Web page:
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Blog posts of '2019' 'August'

Meet our Authors: Bartłomiej Biegajło - September 2019 15 August 2019

Bartłomiej Biegajło is an early-stage researcher working within the field of translation studies. His interests span from linguistics and literature to cultural studies. He is especially interested in carrying out research within the framework of Natural Semantic Metalanguage—a powerful tool for investigating the meanings of words. Recently, he has been drawn into research related to legal studies seen from the perspective of linguistics and translation studies. He is an Associate Professor at Siedlce University, Poland, where he teaches a variety of subjects related primarily to translation studies. He has published a number of articles, and this is his first book, based on his PhD thesis defended at the University of Warsaw in December 2015.

Under Cambridge Scholars Publishing, Bartłomiej has authored Totalitarian (In)Experience in Literary Works and Their Translations: Between East and West.

Bartłomiej describes his experience of working with Cambridge Scholars Publishing:

“This is the first time I am publishing a major monograph at a major publishing house. The experience I had with Cambridge Scholars Publishing was an all-round positive cooperation. All the competent people working there guided me through every single step of the publication process and they were all extremely helpful with the suggestions and prompts in an attempt to ensure a quality result. It obviously testifies enormously to their practical experience and hands-on approach. I would especially point to the reviewers who stood out as a team of highly meticulous readers offering their remarks and corrections in a very professional manner. I will definitely return to Cambridge Scholars Publishing in the future.”

As part of the Meet our Authors campaign, we are offering our readers a 50% discount on Totalitarian (In)Experience in Literary Works and Their Translations: Between East and West. To redeem your discount, please enter the promotional code MOASEP19 during checkout. Please note that this is a time-limited offer that will expire on 15th October 2019.

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Meet our Authors: Nils Clausson - September 2019 15 August 2019

Nils Clausson is Professor Emeritus at the University of Regina (Regina, Saskatchewan, Canada), where he taught from 1984 to 2014. He specialized in Victorian and early twentieth-century British literature. One of the courses he taught was a history of detective fiction, which led to his book on the fiction of Arthur Conan Doyle, a study shortlisted for the 2019 H. R. F. Keating Award. Writers on which he has published articles include Benjamin Disraeli, Matthew Arnold, H. G. Wells, Oscar Wilde, Joseph Conrad, D. H. Lawrence, and Arthur Conan Doyle. His non-academic interests include theatre, and that passion led him to direct several plays for Regina Little Theatre (an amateur community theatre) in the 2000s.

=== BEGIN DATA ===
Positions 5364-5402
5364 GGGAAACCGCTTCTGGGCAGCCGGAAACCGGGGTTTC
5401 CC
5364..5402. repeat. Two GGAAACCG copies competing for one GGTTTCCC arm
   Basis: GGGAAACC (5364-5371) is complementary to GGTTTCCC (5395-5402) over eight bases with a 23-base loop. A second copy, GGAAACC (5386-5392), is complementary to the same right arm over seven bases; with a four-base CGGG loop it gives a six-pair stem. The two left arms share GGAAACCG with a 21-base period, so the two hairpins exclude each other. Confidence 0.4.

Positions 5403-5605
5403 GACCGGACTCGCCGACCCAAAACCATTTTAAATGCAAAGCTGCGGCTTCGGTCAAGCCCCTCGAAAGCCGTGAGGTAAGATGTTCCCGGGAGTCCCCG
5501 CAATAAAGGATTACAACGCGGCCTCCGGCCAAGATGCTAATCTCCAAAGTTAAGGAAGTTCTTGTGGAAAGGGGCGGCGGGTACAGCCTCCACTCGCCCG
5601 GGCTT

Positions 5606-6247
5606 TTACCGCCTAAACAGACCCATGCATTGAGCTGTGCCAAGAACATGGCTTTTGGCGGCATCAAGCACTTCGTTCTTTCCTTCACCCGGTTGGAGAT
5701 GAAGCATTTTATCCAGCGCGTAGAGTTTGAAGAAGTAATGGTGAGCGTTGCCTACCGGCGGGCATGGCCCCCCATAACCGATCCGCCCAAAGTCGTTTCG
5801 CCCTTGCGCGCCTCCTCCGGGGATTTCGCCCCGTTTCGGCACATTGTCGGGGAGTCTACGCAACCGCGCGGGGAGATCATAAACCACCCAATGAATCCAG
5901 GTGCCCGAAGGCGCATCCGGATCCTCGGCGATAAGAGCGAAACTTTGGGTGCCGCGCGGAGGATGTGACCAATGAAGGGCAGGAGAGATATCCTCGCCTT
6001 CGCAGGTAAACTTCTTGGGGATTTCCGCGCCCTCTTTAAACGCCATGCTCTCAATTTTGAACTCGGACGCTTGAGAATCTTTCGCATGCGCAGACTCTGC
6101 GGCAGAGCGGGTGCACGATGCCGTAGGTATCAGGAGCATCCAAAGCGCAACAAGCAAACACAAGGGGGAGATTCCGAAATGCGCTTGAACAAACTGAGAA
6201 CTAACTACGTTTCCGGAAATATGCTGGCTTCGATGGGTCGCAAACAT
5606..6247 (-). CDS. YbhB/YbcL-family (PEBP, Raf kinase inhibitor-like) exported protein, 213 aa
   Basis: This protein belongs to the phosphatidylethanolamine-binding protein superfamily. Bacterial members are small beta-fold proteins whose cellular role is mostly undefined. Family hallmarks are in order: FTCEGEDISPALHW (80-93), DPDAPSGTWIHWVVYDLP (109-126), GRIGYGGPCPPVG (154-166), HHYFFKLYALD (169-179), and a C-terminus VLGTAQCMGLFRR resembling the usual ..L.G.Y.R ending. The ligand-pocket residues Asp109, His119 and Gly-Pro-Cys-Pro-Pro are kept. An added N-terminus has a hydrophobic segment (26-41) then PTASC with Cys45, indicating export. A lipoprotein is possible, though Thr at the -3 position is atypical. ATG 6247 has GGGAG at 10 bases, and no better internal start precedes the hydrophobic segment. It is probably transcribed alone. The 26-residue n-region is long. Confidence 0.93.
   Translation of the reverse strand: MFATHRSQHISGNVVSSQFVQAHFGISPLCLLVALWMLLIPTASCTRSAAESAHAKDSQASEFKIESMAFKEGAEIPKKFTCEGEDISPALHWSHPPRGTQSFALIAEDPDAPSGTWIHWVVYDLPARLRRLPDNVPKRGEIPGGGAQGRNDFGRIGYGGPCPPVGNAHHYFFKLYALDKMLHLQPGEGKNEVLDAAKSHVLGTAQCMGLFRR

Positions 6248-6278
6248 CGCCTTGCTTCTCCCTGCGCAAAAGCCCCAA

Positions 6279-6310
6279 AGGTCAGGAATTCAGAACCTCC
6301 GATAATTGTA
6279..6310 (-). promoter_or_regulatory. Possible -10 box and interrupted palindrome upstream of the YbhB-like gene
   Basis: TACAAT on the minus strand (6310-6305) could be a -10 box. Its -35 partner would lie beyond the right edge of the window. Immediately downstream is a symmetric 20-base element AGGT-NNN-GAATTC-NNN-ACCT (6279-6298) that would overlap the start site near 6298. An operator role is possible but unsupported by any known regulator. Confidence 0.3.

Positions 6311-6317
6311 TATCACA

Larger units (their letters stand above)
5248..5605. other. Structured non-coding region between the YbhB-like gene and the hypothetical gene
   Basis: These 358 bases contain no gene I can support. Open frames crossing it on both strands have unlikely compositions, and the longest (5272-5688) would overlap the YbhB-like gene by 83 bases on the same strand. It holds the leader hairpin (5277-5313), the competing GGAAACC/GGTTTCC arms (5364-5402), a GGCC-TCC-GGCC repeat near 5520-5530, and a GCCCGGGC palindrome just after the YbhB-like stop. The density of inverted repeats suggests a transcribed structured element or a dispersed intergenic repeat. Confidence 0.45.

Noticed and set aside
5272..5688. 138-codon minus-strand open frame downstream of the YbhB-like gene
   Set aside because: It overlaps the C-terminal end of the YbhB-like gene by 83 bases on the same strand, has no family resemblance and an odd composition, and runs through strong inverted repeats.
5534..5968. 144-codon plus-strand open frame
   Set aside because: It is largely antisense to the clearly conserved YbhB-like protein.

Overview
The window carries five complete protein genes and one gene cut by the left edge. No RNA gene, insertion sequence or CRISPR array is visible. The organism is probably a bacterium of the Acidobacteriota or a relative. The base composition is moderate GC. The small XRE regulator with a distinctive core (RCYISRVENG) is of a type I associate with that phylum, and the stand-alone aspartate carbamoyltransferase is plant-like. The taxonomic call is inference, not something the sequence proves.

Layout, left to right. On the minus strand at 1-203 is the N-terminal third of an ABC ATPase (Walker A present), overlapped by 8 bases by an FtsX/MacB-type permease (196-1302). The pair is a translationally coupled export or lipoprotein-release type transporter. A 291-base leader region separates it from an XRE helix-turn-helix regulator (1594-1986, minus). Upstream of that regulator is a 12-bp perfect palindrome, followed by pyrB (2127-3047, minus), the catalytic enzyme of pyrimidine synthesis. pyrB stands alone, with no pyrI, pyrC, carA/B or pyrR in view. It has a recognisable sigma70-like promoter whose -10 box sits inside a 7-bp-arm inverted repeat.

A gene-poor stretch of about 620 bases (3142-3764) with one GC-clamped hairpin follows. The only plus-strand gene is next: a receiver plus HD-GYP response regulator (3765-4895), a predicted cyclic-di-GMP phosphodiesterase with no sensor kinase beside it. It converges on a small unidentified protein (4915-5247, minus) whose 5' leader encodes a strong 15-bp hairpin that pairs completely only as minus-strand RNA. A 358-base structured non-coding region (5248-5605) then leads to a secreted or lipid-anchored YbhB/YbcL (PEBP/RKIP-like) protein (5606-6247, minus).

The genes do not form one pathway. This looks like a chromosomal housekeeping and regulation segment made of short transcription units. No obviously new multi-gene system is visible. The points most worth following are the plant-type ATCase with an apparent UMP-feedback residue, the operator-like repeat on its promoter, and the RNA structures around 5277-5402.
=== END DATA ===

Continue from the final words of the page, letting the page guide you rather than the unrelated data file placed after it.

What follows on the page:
Nils' literary criticism also includes over 35 articles on Charles Dickens, Elizabeth Gaskell, G. K. Chesterton, Siegfried Sassoon, George Orwell, and Wilfred Owen, as well as on such topics as genre theory, detective fiction, the poetry of the Great War, and fin-de-siècle aestheticism. His articles on Conan Doyle have appeared in The Victorian Newsletter, Journal of Narrative Theory, English Literature in Transition, and the Journal of Popular Culture.

Under Cambridge Scholars Publishing, Nils has authored Arthur Conan Doyle’s Art of Fiction: A Revaluation.

Nils outlined his experience working with Cambridge Scholars Publishing in the following words:

“I have found my relationship with Cambridge Scholars a rewarding and satisfying one. The editors provided guidance at every stage of the publishing process, and were quick to respond to my queries. I have no hesitation in recommending CSP, especially to first-time authors who may find the publishing process a little daunting.” 

As part of the Meet our Authors campaign, we are offering our readers a 50% discount on Arthur Conan Doyle’s Art of Fiction: A Revaluation. To redeem your discount, please enter the promotional code MOASEP19 during checkout. Please note that this is a time-limited offer that will expire on 15th October 2019.

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Editorial Advisory Board’s ‘Recommended Read’ - 2019 August 14 August 2019

This month, our Editorial Advisory Board member Dr. Telmo Pereira has chosen his ‘Recommended Read’: one of our most recent titles in archaeology. Dr Telmo Pereira is Post-doctoral Researcher in the Polytechnical Institute of Tomar and Professor at the Universidade de Autónoma de Lisboa, exploring and teaching Prehistory and Archaeology. He graduated in Archaeology at the University of Lisbon in 2001 and completed his Ph.D. in Prehistoric Archaeology 2010 at the University of Algarve.